Politicians Lie–and Reporters Can't Report That

There's an interesting Politico story (8/22/12) about Andrea Seabrook, who until recently was a Capitol Hill reporter for NPR. She's moved on to a new independent reporting project, but it's what she said about her previous gig that's most revealing: "I realized that there is a part of covering Congress, if you're doing daily coverage, that is actually sort of colluding with the politicians themselves because so much of what I was doing was actually recording and playing what they say or repeating what they say," Seabrook told Politico. "And I feel like the real story of Congress right now […]


Never Maverick McCain Back to Still Not Being Much of a Maverick

Political reporters, for whatever reason, have always had a lot invested in John McCain. Reporters were enthralled by McCain the "maverick" 2000 presidential candidate, advancing the campaign's theme that McCain was a different kind of Republican. There was never much to this act; McCain had a solidly conservative record before being lionized as a maverick. He briefly tacked to the middle after losing the Republican nomination in 2000, then was soon back to being one of the most reliably conservative Republicans in Congress. But the press that made the maverick storyline stick is stuck with it, and every so often […]


This Just In: Hillary Clinton's Scrunchie

Take my word for it. Diane Sawyer, ABC World News (6/21/12): And now to the ongoing master class in letting your hair down, by Secretary of State Hillary Clinton.These past few months, we've been watching her swig a beer, brandish a scrunchie without apology, and makeup free and telling everybody she doesn't care what they think. And today, donning wing-tipped purple glasses at the swearing in of a new assistant secretary whose favorite color just happens to be purple. Proof that nobody does unplugged quite like the secretary of state, who is leaving office by the end of the year. […]


If GOP Was Anti-Racist, Why Wasn't Buckley a Democrat?

The conservative National Review, which has had a longstanding attachment to racism (FAIR Blog, 4/11/12) which it has lately shown signs of regretting, now has a cover story (5/28/12) by Kevin Williamson that argues that the Democratic Party is now and always has been the party of racism, while the GOP has always been the party of civil rights. Sample: That is because those Southerners who defected from the Democratic Party in the 1960s and thereafter did so to join a Republican Party that was far more enlightened on racial issues than were the Democrats of the era, and had […]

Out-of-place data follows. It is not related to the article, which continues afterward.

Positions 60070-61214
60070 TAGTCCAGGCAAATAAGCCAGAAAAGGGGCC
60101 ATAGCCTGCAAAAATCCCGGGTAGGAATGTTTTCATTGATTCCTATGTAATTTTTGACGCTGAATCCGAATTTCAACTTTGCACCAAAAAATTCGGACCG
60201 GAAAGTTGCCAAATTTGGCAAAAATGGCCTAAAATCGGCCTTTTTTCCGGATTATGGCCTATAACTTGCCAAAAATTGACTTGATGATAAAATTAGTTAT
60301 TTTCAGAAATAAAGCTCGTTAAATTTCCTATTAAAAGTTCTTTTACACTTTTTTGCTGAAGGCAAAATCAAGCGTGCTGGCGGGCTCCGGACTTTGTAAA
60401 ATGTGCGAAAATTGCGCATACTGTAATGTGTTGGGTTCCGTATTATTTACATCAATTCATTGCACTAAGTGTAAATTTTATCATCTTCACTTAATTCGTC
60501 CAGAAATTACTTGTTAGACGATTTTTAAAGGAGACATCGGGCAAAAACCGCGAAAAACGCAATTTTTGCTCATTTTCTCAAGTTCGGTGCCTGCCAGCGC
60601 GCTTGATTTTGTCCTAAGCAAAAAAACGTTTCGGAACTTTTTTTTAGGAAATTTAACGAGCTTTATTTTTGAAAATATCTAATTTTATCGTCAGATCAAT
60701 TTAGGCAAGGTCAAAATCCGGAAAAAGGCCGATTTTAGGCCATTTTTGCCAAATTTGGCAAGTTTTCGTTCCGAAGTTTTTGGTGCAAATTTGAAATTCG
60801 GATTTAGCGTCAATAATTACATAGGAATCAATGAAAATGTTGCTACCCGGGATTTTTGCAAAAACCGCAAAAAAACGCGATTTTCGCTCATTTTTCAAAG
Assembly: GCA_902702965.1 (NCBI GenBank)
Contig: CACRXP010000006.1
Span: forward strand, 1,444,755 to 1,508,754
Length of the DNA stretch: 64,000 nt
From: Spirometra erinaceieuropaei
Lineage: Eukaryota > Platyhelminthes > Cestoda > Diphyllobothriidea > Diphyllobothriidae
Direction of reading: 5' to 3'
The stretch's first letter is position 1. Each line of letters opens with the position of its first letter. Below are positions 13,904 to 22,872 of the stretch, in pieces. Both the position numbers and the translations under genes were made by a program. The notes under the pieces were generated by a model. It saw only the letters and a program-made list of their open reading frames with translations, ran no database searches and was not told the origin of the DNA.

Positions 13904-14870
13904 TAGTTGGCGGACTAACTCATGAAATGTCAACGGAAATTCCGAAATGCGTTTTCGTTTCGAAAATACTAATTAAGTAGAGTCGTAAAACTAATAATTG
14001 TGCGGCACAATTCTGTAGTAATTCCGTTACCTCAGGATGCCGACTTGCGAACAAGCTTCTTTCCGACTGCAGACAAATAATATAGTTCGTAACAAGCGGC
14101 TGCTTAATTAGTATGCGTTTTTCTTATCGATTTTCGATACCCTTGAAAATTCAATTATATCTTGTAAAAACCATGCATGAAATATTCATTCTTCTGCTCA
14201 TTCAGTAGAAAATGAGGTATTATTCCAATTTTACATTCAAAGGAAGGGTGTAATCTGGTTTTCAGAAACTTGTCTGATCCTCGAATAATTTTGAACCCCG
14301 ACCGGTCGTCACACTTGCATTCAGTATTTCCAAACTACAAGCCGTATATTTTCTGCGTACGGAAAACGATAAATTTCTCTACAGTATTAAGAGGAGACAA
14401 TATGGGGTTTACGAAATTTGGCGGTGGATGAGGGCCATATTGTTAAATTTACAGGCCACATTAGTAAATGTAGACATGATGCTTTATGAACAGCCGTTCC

The Only Beltway White Guy Pundits Too Hot for the Sunday Shows?

Norman Ornstein at the Center for American Progress.

Norman Ornstein and Thomas Mann are well-known in the Beltway. They work at big-time think tanks (Brookings and American Enterprise Institute), appear on television chat shows, and write books and op-eds that powerful people pay attention to. Lately, though, it seems they've become dangerous men. Mann and Ornstein recently wrote an op-ed in the Washington Post (4/27/12) based on their new book. In it, they argued that whining about increased polarization or partisanship in politics obscures a central truth: This problem is not seen in equal measure on both sides. The headline summed it up: "Let's Just Say It: The […]


Tom Friedman Likes Countries to Our Left– So Advocates Moving Ours Rightward

New York Times columnist Thomas Friedman is doing what he does best–traveling the world. In today's column (3/28/12) he finds that other countries' political systems– Australia and New Zealand–are well to the left of our own: In New Zealand and Australia, you could almost fit their entire political spectrum–from conservatives to liberals–inside the U.S. Democratic Party. And somehow both countries manage to confront big issues head on: a carbon tax and cap and trade. They have single-payer healthcare, income support for the poor, and so on. So what's the lesson for American politics? The same as always, according to Friedman. […]


Sandra Fluke Controversy: Distraction or Revelation?